Annuity buyers, by and large, we have found, are a conservative bunch. And the most conservative of the conservative – call them the investment world’s equivalent of the Tea Party wing of the Republican Party — tend to favor fixed deferred annuities. Those don’t pay much today – 2.5 percent annually to a maximum of 3.4 percent – but they are super-protected and grow tax-deferred. When the earnings are withdrawn they are taxed.
A growing number of our fixed deferred annuity buying clients, however, feel battered by our ultra-low interest rate environment. So some are taking a good peek at the numbers and deciding to tweak their retirement income strategy. After all, even a 10-year fixed deferred annuity buys you no more than $34,000 supplemental income a year on a $1 million premium, which may be a challenging sum to live on even with Social Security benefits.
Specifically, what our fixed deferred annuity fans are increasingly doing is buying two annuities instead of one – a fixed deferred annuity and a fixed immediate annuity – and often substantially improving their cash flow.
By pursuing this split annuity strategy, you might say these annuity buyers are re-polishing the allure of annuities. Even when the stock market does its volatility dance, owners of conservative annuities don’t have to be concerned – their income stream is guaranteed.* But let’s face it — the income stream should be respectable. Otherwise, it falls short of the goal of providing the foundation for a more financially confident retirement.
Consider a hypothetical case of a 65-year-old man who buys a $500,000 five-year fixed deferred annuity today and a $500,000 single premium fixed immediate annuity. With some products, he could receive around $3,700 a month, compared to $2,000 if he put $1 million premium entirely into the five-year fixed deferred annuity. With the split annuity strategy, his income is still guaranteed,* and, in addition, he gets a tax break until he withdraws the interest earned.
This is not a panacea. The catch is that the $500,000 premium for the immediate annuity is locked in and the annuity-owner can’t change his or her mind. Also, to make sense, immediate annuity buyers must have a reasonable expectation of living a normal lifespan. Otherwise, they are getting nowhere near their money’s worth.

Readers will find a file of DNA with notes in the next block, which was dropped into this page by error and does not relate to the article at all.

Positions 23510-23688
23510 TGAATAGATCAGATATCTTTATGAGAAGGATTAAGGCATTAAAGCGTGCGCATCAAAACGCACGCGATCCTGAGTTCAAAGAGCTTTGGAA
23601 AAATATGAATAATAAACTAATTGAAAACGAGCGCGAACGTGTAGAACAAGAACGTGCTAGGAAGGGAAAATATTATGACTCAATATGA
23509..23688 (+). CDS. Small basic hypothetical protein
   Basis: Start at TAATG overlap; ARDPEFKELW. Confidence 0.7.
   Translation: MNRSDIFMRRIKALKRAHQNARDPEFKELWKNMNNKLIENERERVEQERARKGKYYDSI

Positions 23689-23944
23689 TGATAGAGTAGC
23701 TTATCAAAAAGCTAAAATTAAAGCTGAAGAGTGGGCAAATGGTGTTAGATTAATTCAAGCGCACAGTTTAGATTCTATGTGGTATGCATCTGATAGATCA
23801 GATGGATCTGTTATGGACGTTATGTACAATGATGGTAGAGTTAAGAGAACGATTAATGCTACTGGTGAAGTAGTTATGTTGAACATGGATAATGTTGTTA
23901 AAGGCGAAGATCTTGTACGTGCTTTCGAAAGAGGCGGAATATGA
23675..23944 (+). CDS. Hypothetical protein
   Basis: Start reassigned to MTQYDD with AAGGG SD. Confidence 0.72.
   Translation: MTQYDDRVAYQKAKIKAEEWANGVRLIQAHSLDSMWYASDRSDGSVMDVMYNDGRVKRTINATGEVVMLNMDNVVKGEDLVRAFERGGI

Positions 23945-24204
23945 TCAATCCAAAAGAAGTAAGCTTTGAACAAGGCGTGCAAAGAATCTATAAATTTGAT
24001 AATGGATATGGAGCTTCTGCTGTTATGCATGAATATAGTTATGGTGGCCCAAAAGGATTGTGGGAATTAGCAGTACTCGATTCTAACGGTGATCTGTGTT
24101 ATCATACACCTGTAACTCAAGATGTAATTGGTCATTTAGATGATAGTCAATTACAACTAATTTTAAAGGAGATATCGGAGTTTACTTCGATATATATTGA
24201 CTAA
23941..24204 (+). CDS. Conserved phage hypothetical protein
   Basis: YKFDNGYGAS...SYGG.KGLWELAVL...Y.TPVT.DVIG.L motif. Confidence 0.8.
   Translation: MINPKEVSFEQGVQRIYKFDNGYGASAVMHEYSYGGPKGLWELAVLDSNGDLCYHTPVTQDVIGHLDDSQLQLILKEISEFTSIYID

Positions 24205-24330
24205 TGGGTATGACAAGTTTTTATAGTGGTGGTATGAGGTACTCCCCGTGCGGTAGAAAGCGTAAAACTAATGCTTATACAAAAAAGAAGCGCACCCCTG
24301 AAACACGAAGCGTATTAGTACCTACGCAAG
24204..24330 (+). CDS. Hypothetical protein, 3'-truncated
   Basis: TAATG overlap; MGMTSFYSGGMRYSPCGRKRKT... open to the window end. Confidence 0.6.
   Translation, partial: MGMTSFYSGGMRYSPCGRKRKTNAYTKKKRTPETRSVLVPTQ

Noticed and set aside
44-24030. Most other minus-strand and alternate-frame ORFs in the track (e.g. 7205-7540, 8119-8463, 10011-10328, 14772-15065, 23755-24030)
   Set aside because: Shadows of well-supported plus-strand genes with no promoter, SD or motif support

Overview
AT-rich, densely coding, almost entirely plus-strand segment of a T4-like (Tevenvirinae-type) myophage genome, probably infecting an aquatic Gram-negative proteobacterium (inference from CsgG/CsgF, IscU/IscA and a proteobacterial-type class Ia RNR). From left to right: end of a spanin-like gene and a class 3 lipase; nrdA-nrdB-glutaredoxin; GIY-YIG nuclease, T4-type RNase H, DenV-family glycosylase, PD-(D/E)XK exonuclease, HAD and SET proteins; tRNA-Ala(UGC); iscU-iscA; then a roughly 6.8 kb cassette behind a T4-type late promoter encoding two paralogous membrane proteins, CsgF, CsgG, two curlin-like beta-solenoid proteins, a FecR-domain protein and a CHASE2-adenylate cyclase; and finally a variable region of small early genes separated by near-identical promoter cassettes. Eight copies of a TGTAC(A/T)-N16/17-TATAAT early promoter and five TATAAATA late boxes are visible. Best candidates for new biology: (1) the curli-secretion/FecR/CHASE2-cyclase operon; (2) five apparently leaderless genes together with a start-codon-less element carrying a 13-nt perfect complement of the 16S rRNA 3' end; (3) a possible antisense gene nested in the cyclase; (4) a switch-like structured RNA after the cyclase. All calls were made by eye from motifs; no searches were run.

Still, this may be good tradeoff for many folks amid today’s near record-low interest rates, especially since immediate annuity buyers can purchase a cash refund death benefit option guaranteeing that any unpaid principal is returned to a beneficiary. The cost may be around $200 a month out of the cash value. This benefit rider may not be available with all fixed immediate annuities and may not be available in all states.
Many fixed deferred annuity buyers do not pursue this split annuity strategy because they don’t know it exists. Somerset Wealth Strategies and other firms are informing clients about it and at Somerset, according to our source, about half of fixed deferred annuity buyers are adopting it. It is especially popular among people in higher income tax brackets.
Each monthly payment blends the principal and the interest that was earned on that principal, and the principal is exempted from taxation because it was after-tax money.
A key advantage of a fixed deferred annuity – the ability to surrender it and receive the principal plus interest five, seven or 10 years later (after the surrender penalty period ends), and purchase a new annuity, when interest rates presumably will be higher – remains intact with the split annuity strategy. At that time, our 65-year-old man will again have $500,000 with which to purchase a new annuity because he paid no fees on the fixed deferred annuity. (The insurance company is able to pay interest on the $500,000 because it can make more money by investing the amount of the annuity premium in higher-yielding bonds.)
Our 65-year-old man’s five year fixed deferred annuity matures in 2020. Let’s assume annuity rates by then have risen to 4 percent and he takes a lump sum distribution and then purchases another five year fixed deferred annuity. That means his monthly income increases more than $600 to approximately $4,300.
What if interest rates don’t budge? He’s still collecting $1,600 more a month than if he had all his money in the five-year annuity (or approximately $1,400 more if he purchased the cash refund benefit rider). That, as they say, should equal more spendable income – and that is a good feeling.
* Annuity guarantees rely on the financial strength and claims-paying ability of the issuing insurer.
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